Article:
Even by Spanish standards, the cities -- rather villages -- they did find were relatively poor though they were abundantly supplied with the necessities of living. There was plenty of food, the people's clothing was plain but very nicely woven and made mostly of cotton, the housing was mostly mud brick multi-story, multi-family dwellings not unlike Taos Pueblo today. They had simple but reasonably comfortable accommodations arranged around plazas where daily routines of life and periodic ceremonials took place. There was no gold and very little metal at all. What there was largely consisted of little copper bells and trinkets traded from the peoples farther south. In fact, the Spanish brought with them far more metal of varied kinds -- and left more behind them -- than the Natives of the region had ever imagined existed.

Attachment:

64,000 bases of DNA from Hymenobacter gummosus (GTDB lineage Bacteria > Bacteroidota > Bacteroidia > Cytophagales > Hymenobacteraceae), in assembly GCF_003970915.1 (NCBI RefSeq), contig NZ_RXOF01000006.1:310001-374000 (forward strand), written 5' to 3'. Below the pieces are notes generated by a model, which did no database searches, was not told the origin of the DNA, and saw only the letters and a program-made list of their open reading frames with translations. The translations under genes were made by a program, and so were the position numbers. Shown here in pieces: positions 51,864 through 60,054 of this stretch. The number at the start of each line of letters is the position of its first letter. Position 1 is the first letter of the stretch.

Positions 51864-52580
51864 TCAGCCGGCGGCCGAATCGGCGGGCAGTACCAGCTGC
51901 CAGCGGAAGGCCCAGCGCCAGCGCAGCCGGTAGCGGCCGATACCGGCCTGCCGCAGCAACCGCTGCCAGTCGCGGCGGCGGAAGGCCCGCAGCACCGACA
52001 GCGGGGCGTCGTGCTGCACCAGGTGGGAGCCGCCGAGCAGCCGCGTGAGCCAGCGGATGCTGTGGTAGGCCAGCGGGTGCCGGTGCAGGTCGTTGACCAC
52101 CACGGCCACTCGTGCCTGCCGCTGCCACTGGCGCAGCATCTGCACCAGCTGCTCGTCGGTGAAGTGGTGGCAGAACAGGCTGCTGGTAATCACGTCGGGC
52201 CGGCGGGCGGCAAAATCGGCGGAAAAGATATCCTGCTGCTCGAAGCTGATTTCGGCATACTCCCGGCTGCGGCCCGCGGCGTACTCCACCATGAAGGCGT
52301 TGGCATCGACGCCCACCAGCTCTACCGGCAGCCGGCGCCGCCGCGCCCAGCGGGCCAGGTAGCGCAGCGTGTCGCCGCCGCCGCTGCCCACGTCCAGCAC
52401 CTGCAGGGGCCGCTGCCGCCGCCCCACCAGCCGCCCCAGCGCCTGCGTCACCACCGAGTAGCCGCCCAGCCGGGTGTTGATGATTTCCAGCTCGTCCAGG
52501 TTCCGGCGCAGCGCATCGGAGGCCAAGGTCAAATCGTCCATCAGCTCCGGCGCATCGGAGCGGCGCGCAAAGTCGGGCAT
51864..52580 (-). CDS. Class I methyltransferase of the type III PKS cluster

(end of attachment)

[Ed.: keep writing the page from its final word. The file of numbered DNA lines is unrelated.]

Because there were so many people and animals on the expedition, it was difficult or impossible to supply them from afar. They had to make their way by foraging the land, and their foraging would mean the destruction of the pueblos on the Rio Grande. The Spanish were very unpleasant about it, too.
The Coronado expedition's violence, plunder, murder and destruction in the Rio Grande Valley became part of La Leyenda Negra, "The Black Legend," that chronicled (and sometimes exaggerated) Spanish atrocities in the New World.
It's part of local history that can't be escaped, though the story was sanitized when it came time to present it to school children, as most of the stories of exploration and conquest in the New World would be. The conquerors rarely see themselves for what they were and are. The way the Natives saw and see them is barely known at all.